US (LA) Adolph L. Minor Sexual assault•
US (NM) Wayne J. Morgan Homicide 7 years
US (MT) Harold J. No Runner
AK Ronald T. Peltola
SC Randy W. Poindexter
US (TN) James R. Pulliam
SD Jonathan Shaw Homicide Life
PA Mitchell K. Smith
DE Stephanie Ward
US (AR) Andre Wilson
FL Jill L. Yelton

 

SOURCE: Washington Post and National Whistleblowers Center analysis of records of the U.S. Department of Justice Task Force on the FBI Laboratory obtained under the Freedom of Information Act.
GRAPHIC: Spencer Hsu, Jennifer Jenkins, Aaron Carter, Ted Mellnik, Wilson Andrews – The Washington Post; Andrew Berkowitz – National Whistleblowers Center. Published April 17, 2012.

Disclosed (30)


Year Plaintiff Defendant Offense Sentence
1978 CT Steven M. Asherman Homicide• 7 to 14 years
1983 FL James P. Bard Homicide 7 years
1993 FL Willie D. Bell Sexual assault• 4 years 6 months
1988 RI Carlton J. Bleau Sexual assault 55 years
1991 FL Brett Bogle Homicide Death penalty
1991 US (DC) Anthony Bragdon Attempted sexual assault while armed 15 years
1982 NC Franklin Bridger

aka Graham Franklin Bridgers

Arson• 27 years
1983 FL Timothy E. Brown

aka Timothy Williams

Homicide, burglary 32 years
1991 TX Claude Carson Homicide 10 years
1985 NY Alfred DiLorenzo Homicide 25 years to life
1990 FL Michael J Dolan Sexual assault• 22 years
1988 FL Brian K. Perkins

John M. Frame

Armed robbery• 22 years

22 years

1989 FL Isaiah Grady Sexual battery, aggravated assault, robbery Life
1985 TN Billy Irick Homicide, sexual assault Death penalty
TN James Jackson Aggravated sexual assault 20 years
1986 CA Brian M. Jones Homicide Death
1982-84 FL Austin G. Jones

aka James Wilmouth

Sexual battery, sexual assault• 10 years
1993 FL Mark Kohut

Charles Rourk

Jeff Pellett

Kidnapping, armed robbery, attempted homicide

Kidnapping, armed robbery, attempted homicide

Accessory to kidnapping, armed robbery, attempted homi

Life

Life

78 months

1983-84 FL Robert Joe Long Homicides, sexual assaults Life
1984 FL Dwayne R. McLendon Sexual assault 33 years
MD Tyrone Page

Jerome Page

Homicide, sexual assault•
1985 FL Stephen M. Pate Kidnapping, sexual assault, sexual battery• 27 years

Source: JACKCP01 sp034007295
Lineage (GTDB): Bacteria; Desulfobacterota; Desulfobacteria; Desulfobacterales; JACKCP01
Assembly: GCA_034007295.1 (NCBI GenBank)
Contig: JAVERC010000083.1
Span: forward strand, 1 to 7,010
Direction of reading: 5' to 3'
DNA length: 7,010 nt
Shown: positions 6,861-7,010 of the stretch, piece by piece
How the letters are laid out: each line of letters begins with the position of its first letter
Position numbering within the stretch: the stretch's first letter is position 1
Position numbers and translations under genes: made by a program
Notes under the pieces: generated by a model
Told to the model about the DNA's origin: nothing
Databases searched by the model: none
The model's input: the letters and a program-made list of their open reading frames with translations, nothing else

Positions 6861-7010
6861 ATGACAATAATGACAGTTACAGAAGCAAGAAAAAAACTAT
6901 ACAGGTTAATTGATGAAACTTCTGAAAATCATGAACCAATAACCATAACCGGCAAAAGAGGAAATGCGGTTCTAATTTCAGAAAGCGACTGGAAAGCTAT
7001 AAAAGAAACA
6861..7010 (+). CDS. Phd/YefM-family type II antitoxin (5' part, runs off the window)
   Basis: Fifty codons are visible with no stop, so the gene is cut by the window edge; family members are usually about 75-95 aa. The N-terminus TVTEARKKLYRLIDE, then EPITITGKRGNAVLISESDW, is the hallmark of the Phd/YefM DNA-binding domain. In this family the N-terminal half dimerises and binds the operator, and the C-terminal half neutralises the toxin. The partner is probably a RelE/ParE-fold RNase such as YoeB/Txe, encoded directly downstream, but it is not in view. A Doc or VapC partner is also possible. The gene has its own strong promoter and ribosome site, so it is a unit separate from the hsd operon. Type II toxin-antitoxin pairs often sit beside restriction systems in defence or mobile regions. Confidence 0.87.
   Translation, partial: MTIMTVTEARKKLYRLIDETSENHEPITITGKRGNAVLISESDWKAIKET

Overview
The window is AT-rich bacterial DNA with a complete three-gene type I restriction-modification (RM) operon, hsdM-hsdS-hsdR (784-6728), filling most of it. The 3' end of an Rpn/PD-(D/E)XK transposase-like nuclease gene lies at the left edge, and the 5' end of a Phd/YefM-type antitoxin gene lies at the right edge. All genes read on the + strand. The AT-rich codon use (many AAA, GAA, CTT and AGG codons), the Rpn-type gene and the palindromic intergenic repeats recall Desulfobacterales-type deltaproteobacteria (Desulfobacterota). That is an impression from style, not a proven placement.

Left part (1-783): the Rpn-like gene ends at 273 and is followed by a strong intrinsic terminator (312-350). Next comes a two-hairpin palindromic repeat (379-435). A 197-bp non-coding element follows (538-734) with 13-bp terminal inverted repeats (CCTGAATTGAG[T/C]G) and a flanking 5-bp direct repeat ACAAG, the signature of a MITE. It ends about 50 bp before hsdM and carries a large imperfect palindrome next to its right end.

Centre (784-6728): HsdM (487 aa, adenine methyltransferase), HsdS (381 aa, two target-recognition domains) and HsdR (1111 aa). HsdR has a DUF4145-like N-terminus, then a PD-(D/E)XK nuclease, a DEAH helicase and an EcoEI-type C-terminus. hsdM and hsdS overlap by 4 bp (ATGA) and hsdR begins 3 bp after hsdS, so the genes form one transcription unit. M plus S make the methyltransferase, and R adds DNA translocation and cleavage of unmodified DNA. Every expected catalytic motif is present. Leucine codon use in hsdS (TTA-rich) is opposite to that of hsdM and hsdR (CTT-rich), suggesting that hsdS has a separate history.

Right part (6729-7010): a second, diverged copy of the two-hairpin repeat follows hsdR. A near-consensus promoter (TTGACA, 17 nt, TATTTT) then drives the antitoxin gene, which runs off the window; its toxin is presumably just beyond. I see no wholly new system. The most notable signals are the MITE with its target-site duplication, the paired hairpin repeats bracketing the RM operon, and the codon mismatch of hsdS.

1988 FL Walter Pilgrim Jr. Homicide, arson, armed robbery Life
1988 FL David M. Reutter Homicide Life
1985 FL Clayborn Shepard Sexual battery, kidnapping 12 years
1992 FL David T. Sheren

Georgia R. Miller

Homicide 50 years

50 years

1986 US (CA) Shaun Small

Peter K. Pilaski

1984 FL Nathan R. Smith Manslaughter 3 years
1977 AK Rick H. Spencer Homicide 99 years
1988 WA Alex Sugatch Sexual assault• 16 years

SOURCE: Washington Post and National Whistleblowers Center analysis of records of the U.S. Department of Justice Task Force on the FBI Laboratory obtained under the Freedom of Information Act.
GRAPHIC: Spencer Hsu, Jennifer Jenkins, Aaron Carter, Ted Mellnik, Wilson Andrews – The Washington Post; Andrew Berkowitz – National Whistleblowers Center. Published April 17, 2012.

 

Us – Death Row Report and following statistics


June 16 : CLICK HERE to see the Latest Death Row U.S.A. Report

The April 1, 2012 report includes the following statistics:

The number of inmates on death rows across the nation is 3,170, an decrease from 3,189 reported on January 1, 2011.

Jurisdictions (having 10 or more inmates) with the highest percent of minorities on death row

– Delaware (78%)
– Texas (71%)
– Louisiana (70%)
– Pennsylvania (69%)
– Arkansas (65%)
– California (65%)

Jurisdictions with the most inmates on death row:

– California (724)
– Florida (407)
– Texas (308)
– Pennsylvania (204)
– Alabama (200)
Source: NAACP Legal Defense & Educational Fund, “Death Row USA” Spring 2012.